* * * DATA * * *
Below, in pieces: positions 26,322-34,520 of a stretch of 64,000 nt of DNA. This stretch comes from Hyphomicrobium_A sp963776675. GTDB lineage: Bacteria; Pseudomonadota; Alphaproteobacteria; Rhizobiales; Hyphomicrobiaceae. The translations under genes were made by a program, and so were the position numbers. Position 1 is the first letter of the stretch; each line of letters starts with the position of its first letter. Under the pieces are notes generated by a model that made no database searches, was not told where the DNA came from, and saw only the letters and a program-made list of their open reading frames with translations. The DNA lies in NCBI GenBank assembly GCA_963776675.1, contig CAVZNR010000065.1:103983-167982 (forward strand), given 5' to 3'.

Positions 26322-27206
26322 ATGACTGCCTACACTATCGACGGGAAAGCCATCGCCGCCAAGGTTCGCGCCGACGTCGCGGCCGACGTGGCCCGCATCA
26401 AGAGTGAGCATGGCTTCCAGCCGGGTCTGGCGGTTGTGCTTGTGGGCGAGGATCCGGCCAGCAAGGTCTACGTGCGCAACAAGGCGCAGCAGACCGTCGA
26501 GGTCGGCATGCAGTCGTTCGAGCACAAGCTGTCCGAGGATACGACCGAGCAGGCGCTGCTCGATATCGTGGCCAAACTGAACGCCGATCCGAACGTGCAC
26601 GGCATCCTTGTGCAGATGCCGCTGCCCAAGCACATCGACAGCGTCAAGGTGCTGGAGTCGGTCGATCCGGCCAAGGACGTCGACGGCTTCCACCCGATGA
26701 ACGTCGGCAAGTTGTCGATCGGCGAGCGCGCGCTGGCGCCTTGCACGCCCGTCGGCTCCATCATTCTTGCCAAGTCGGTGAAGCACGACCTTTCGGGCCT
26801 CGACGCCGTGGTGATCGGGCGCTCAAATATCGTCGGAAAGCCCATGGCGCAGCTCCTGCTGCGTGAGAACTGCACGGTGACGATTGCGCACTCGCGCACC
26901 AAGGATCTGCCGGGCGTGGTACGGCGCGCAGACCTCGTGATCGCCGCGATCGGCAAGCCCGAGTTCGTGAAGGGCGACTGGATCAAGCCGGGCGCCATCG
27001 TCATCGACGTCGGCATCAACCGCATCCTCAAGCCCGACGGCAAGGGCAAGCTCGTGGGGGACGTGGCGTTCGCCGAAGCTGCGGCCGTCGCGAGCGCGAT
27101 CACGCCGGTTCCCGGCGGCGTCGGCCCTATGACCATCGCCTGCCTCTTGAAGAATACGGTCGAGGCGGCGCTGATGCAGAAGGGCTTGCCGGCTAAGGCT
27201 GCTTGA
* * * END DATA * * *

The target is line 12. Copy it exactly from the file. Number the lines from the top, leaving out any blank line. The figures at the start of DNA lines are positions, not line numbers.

27201 GCTTGA